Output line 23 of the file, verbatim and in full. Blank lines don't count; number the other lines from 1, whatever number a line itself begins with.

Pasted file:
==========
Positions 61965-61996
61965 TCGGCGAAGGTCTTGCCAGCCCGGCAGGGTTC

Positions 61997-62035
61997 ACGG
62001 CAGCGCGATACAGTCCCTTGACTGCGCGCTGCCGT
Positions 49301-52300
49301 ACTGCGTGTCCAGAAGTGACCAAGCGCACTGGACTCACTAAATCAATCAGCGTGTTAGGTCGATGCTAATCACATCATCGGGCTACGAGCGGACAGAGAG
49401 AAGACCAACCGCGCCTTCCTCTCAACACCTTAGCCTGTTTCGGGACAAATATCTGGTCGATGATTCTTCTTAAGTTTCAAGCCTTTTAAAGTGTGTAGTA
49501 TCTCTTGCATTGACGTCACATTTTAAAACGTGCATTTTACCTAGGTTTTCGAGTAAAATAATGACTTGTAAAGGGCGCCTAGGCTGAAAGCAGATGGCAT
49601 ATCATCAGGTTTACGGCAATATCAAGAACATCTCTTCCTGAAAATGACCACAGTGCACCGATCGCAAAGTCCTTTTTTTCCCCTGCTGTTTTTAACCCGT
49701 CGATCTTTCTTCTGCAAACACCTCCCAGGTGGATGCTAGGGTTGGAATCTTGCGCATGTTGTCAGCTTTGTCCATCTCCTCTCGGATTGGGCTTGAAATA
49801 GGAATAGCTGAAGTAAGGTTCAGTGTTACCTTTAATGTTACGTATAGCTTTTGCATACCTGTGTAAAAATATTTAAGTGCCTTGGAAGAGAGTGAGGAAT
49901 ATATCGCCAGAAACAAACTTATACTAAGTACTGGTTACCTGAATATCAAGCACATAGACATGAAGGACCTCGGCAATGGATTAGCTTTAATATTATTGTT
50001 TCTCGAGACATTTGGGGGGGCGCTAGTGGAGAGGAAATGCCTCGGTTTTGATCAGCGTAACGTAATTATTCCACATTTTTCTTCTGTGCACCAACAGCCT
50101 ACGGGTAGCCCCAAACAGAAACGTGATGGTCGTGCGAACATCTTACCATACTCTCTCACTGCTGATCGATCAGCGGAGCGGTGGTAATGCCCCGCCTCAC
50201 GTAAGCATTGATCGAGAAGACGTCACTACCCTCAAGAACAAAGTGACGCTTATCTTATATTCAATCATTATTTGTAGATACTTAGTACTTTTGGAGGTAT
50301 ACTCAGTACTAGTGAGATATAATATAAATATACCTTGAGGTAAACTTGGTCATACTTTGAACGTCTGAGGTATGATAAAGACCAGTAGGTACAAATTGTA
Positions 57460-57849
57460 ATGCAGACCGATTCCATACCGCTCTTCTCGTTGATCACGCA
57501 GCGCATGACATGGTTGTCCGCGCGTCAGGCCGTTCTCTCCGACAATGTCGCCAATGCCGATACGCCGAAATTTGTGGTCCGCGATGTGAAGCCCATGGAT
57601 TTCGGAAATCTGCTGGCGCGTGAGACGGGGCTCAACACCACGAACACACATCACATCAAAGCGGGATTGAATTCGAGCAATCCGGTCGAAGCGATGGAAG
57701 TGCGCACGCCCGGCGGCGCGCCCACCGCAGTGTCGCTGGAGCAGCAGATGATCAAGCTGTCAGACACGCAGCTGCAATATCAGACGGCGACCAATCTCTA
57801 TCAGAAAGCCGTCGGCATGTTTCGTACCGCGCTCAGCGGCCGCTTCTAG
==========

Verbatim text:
57801 TCAGAAAGCCGTCGGCATGTTTCGTACCGCGCTCAGCGGCCGCTTCTAG